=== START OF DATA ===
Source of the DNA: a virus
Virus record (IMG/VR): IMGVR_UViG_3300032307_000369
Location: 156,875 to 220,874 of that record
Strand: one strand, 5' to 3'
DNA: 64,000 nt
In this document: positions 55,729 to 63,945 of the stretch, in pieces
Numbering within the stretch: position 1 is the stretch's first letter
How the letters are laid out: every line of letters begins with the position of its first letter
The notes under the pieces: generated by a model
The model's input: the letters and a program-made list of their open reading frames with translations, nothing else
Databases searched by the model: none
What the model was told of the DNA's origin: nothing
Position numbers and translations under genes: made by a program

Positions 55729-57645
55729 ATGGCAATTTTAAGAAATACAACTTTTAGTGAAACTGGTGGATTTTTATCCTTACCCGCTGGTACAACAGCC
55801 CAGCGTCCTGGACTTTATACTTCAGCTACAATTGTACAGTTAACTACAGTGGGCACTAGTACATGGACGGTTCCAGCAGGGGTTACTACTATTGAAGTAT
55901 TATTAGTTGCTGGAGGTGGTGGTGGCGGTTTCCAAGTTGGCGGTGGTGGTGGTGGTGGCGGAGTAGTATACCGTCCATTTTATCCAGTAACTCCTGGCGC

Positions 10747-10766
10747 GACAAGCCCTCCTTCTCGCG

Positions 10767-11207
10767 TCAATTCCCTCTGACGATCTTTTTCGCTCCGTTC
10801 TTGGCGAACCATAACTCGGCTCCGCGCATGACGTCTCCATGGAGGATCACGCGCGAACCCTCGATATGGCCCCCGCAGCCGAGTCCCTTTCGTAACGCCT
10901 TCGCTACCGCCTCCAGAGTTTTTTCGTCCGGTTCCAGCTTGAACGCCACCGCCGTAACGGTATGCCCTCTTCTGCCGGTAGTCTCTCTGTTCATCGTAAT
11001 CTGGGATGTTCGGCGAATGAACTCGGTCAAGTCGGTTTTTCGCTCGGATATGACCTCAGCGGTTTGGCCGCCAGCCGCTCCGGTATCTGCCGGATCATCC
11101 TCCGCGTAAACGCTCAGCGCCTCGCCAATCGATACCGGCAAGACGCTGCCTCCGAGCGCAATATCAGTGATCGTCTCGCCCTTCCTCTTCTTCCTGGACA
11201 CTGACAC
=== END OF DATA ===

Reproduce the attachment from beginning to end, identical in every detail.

Source of the DNA: a virus
Virus record (IMG/VR): IMGVR_UViG_3300032307_000369
Location: 156,875 to 220,874 of that record
Strand: one strand, 5' to 3'
DNA: 64,000 nt
In this document: positions 55,729 to 63,945 of the stretch, in pieces
Numbering within the stretch: position 1 is the stretch's first letter
How the letters are laid out: every line of letters begins with the position of its first letter
The notes under the pieces: generated by a model
The model's input: the letters and a program-made list of their open reading frames with translations, nothing else
Databases searched by the model: none
What the model was told of the DNA's origin: nothing
Position numbers and translations under genes: made by a program

Positions 55729-57645
55729 ATGGCAATTTTAAGAAATACAACTTTTAGTGAAACTGGTGGATTTTTATCCTTACCCGCTGGTACAACAGCC
55801 CAGCGTCCTGGACTTTATACTTCAGCTACAATTGTACAGTTAACTACAGTGGGCACTAGTACATGGACGGTTCCAGCAGGGGTTACTACTATTGAAGTAT
55901 TATTAGTTGCTGGAGGTGGTGGTGGCGGTTTCCAAGTTGGCGGTGGTGGTGGTGGTGGCGGAGTAGTATACCGTCCATTTTATCCAGTAACTCCTGGCGC

Positions 10747-10766
10747 GACAAGCCCTCCTTCTCGCG

Positions 10767-11207
10767 TCAATTCCCTCTGACGATCTTTTTCGCTCCGTTC
10801 TTGGCGAACCATAACTCGGCTCCGCGCATGACGTCTCCATGGAGGATCACGCGCGAACCCTCGATATGGCCCCCGCAGCCGAGTCCCTTTCGTAACGCCT
10901 TCGCTACCGCCTCCAGAGTTTTTTCGTCCGGTTCCAGCTTGAACGCCACCGCCGTAACGGTATGCCCTCTTCTGCCGGTAGTCTCTCTGTTCATCGTAAT
11001 CTGGGATGTTCGGCGAATGAACTCGGTCAAGTCGGTTTTTCGCTCGGATATGACCTCAGCGGTTTGGCCGCCAGCCGCTCCGGTATCTGCCGGATCATCC
11101 TCCGCGTAAACGCTCAGCGCCTCGCCAATCGATACCGGCAAGACGCTGCCTCCGAGCGCAATATCAGTGATCGTCTCGCCCTTCCTCTTCTTCCTGGACA
11201 CTGACAC